Managing Your Board for Optimum Results

There are tens of thousands of not-for-profit organizations throughout Washington State and if you are a key staff member for one of them, you need to know, or to learn, how best to support and educate your board members so that they perform at the peak of their abilities.

Meeting Management:

  1. Hold your board meetings (or board committee meetings) at a time and place convenient for board members. This sounds logical, but many staff leaders often hold these meetings at a time and place convenient for them. Create an annual meeting calendar and stick to it. You may find that a meeting at the beginning of the day, or the end of the day, is more convenient for board members, to cut down on travel time. Local boards might meet every other month (6 times per year) and national boards 3 to 4 times per year.
  2. Hold committee meetings on the off months from your board meetings.This makes scheduling much easier. Typical committees might be as follows: executive committee, finance committee, development committee, program committee, human resource committee, marketing and communications committee, facilities committee and there could be many more depending on the organization.
  3. Have an agenda. Every meeting should have an agenda that has been distributed to attendees prior to the meeting. The key staff person for the board or the committee should review that agenda with the volunteer chair at least one week prior to the meeting. Someone should take minutes or summary notes of the meeting to keep track of decisions, next stepsand assignments. Those should be distributed, at a minimum, one week after the meeting.


  1. Orient new board members. Annually hold a new board member orientation that introduces the organization to these new individuals joining the board. (Washington Nonprofits has created a tool for training new board members: “Finance Unlocked for Nonprofits”.)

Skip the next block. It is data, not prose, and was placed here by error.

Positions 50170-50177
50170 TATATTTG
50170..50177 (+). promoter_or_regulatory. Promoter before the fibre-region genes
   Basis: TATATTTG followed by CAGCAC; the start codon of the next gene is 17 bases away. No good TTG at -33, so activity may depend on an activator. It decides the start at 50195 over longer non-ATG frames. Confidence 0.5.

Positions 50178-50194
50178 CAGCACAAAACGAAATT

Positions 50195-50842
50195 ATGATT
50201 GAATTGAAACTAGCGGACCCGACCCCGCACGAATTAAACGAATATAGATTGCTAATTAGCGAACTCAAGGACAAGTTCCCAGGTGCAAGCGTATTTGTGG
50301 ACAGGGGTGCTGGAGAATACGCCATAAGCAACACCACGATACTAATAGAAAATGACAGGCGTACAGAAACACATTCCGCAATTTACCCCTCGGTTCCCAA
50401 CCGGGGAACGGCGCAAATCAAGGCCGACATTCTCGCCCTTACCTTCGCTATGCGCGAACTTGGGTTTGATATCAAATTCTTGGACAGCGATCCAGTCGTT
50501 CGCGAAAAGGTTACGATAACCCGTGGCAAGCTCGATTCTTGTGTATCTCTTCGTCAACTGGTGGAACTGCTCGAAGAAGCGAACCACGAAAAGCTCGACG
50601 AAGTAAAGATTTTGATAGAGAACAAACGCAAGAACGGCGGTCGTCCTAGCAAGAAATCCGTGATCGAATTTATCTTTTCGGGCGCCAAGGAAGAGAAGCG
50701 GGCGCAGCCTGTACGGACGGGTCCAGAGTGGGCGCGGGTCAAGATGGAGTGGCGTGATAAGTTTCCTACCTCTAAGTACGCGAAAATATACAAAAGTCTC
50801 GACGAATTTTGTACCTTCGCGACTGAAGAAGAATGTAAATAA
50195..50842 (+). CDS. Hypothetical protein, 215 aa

2. Every board meeting should have a 15 to 20 minute educational session about their role as a board member or an issue facing the sector in which your not-for-profit belongs (the arts, human services, health care, etc.).
  3. Hold an annual board retreat. This half day, full day or even two day event should tackle big picture items facing the organization or sector of not-for-profit service. This is a great opportunity to create change for your organization and to utilize the talents of your board to do it right.
  4. Send written information. Occasionally (4 to 6 times per year) send the board members written communications or articles of interest on the roles board members play in not-forprofits
    or about issues facing your not-for-profit sector.

Role Fulfillment:

  1. A written board position description. All your board members should have received a written position description that describes their role in the organization and the expectations that the organization has of its board members.
  2. Guarding the mission: Boards guard the mission of the organization in two distinct ways: through strategic planning and through financial stewardship. Give guidance to your board
    on strategic planning, making sure they accomplish this for your organization. Once the plan is completed, use it to set priorities and to monitor progress on achieving strategic goals.
    Financial stewardship is a very important role for the board. Be sure that the board has upto-date financial information and ample time to discuss any issues or financial challenges for
    the organization. Keep your board well informed on financial matters so that they are never surprised by financial data.
  3. Hiring and evaluating the executive director or president & CEO. This too is a very important role for a board and the executive director should take the lead with the board chair to see that it is fulfilled. Annually the board should evaluate the performance of the chief staff person against the standards of performance or goals established for this individual. Typically the executive committee takes the lead in this evaluation and engages the whole board in the process.

Sometimes I have listened to executive directors describe how their boards just do not get things accomplished. My thought is that this individual is not managing and/or training their board so that the board can accomplish important items for the organization. I believe boards fail through poor staff management. Conversely boards succeed through quality staff management. I hope these few insights help you improve your board’s performance.